Unless you've bought or sold a business in the past, you'll find that buying a business can be very confusing and frustrating. Even if you have experience in mergers and acquisitions, you will still find yourself on unfamiliar ground when buying a small company. That's why it's important for you to take the time to become familiar with the buying process. And if you're a veteran of business transfers, and you've bought and sold many small businesses, you'll gain a valuable understanding of the VR process that will assist you in working with our firm.
Getting Started: Questions and more questions
The search for a business opportunity almost always starts with a telephone call or a visit to a web site like VR’s. Some buyers like Private Equity Groups or Private Investors have a very definite idea of the type of business they want. But often, the Buyer is an individual or group who has never purchased a business before and is still in the formative or exploratory phase of their search. Many times a Buyer's first question is, "What kind of businesses do you have?"
Well, VR represents a lot of businesses, so that's a tough question to answer without some idea of the Buyer's resources, skills and needs – both personal and professional. Maybe we just listed Ford Motor Company and you, our prospective Buyer, just happen to have several billion dollars and a background in automobile manufacturing. There's a match made in heaven, but it's a match we can't uncover without questioning you and learning more about you.
The first and most important step in the buying process is telling us about who you are and what you want. When we ask, "How many days per week are you comfortable working?" and "Do you like having employees?" and "How much cash do you have for a down payment?" we're not just being nosy. Instead, we're working to narrow your search in order to save you time and money while finding the business of your dreams.
Defining the search: Non-confidential Summaries
Once we know what you’re looking for, we can provide you with business opportunities that fit your criteria. At this point, we communicate non-confidential summaries of our exclusive listings to you in a number of ways. Since you're viewing our web site you can see the non-confidential summaries of our exclusive listings by simply using the "Businesses for Sale" link on our website. VR’s non-confidential summaries show our profile number, a description of the business, a summary of financial performance, the reasons why we think it may be a good opportunity and the asking price. We recommend that at this point you focus on the business and not on its financial performance or price. It's far more important now to find a business type you'd enjoy owning.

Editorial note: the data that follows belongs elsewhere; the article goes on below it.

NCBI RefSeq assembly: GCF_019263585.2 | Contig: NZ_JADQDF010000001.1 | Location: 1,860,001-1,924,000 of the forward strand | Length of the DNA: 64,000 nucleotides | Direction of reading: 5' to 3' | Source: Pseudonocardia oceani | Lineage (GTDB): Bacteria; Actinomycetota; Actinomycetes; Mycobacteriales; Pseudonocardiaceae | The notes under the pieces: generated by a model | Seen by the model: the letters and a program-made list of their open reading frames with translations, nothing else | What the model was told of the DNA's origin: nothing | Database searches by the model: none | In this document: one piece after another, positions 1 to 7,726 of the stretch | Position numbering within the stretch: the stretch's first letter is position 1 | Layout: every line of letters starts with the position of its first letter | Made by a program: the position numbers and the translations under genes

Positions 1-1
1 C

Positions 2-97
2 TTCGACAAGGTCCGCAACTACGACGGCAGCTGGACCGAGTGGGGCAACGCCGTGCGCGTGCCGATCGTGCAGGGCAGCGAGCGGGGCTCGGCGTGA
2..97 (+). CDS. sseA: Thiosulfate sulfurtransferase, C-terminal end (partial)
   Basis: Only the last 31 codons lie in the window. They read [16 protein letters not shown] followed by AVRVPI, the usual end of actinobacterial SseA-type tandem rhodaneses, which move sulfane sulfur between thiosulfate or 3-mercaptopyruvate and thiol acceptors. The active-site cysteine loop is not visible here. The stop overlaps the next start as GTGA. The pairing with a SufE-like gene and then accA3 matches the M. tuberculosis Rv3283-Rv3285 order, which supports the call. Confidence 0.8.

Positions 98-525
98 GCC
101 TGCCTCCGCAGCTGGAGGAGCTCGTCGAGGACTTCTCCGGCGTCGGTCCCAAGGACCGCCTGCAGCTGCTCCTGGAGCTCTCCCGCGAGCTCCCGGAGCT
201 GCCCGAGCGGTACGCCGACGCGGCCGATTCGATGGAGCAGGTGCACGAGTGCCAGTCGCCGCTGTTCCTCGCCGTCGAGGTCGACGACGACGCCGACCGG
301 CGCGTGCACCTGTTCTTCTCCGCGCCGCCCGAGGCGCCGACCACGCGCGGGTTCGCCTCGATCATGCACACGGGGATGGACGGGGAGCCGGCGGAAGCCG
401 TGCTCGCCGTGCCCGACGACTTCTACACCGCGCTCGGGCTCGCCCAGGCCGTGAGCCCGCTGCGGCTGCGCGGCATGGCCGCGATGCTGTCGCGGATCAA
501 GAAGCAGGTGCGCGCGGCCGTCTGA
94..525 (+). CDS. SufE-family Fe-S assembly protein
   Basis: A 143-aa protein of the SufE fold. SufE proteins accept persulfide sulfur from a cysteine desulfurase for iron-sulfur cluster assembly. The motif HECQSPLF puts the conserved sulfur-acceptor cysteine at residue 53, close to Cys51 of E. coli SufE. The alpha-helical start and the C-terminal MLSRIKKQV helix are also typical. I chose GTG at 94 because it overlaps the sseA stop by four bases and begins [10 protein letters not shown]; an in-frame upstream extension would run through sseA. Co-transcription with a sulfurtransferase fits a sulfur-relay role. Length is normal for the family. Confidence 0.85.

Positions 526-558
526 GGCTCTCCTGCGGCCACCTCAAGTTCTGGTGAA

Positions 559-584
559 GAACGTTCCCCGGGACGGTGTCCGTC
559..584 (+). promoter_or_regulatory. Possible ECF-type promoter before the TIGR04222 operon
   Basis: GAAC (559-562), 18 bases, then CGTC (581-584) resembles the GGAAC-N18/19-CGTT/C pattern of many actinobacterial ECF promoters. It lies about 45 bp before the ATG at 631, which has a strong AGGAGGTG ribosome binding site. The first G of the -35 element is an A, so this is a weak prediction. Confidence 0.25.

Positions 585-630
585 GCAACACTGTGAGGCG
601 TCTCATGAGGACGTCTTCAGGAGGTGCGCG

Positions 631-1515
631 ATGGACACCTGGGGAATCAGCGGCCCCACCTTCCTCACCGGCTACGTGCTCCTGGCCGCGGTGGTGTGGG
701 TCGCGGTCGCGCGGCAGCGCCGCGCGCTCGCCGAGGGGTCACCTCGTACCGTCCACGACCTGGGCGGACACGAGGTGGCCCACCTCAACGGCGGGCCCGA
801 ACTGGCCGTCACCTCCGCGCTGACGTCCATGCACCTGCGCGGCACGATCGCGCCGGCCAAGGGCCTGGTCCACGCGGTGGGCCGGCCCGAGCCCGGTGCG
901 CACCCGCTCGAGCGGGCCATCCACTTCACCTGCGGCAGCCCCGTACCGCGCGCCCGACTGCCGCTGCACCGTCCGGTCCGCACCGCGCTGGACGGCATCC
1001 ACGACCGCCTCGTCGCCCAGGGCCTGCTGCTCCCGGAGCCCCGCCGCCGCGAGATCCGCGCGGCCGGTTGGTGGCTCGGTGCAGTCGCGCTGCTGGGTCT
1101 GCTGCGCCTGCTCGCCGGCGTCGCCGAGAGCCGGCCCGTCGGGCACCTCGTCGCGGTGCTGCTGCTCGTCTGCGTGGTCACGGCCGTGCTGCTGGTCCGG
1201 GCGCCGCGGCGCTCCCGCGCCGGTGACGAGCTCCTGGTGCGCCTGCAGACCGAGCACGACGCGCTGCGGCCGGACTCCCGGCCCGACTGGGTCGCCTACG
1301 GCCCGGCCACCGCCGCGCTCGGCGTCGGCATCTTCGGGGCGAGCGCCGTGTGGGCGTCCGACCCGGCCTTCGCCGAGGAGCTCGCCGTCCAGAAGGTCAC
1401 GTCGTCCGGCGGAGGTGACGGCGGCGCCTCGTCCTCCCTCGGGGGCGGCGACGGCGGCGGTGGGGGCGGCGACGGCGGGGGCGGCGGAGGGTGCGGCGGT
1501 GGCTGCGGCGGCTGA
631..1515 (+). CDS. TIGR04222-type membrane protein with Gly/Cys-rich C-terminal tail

Focusing on a few: Digging Deeper
Once you’ve decided which businesses you’re interested in, you’ll start the "digging deeper" phase of your search. This new level is one of mutual trust and obligation between you, VR and the Seller(s) of the business (es) you're interested in. You’ll be required to sign a Non-Disclosure and Confidentiality Agreement and submit a Personal Financial Statement. When you return these documents to us, we'll provide you the name and address of the business you're interested in. Please note that when you sign the Non-Disclosure Agreement you are agreeing to keep all of the information that you receive from us strictly confidential. And, you are agreeing not to contact the owner of the business except through us and with our permission. We take any violation of this bond of trust between you and us very seriously, and we will not tolerate any breech of this trust.
The Business Profile: The Facts & More
A big part of our job is helping our clients sell their business while allowing them the time to continue to run their business. This means that we work with you, the Buyer, to answer as many of your questions about the business prior to introducing you to the Seller. We accomplish this in several ways.
The most important element in this process is the VR Business Profile. This report is written to give you the information you need to decide whether or not the business is right for you. A typical Business Profile contains a detailed description of the business, summary financial data, and additional business facts like lease information, number of employees and much more. After a thorough review of the Business Profile and discussions with your VR representative, you will have a good understanding of the business and its operations.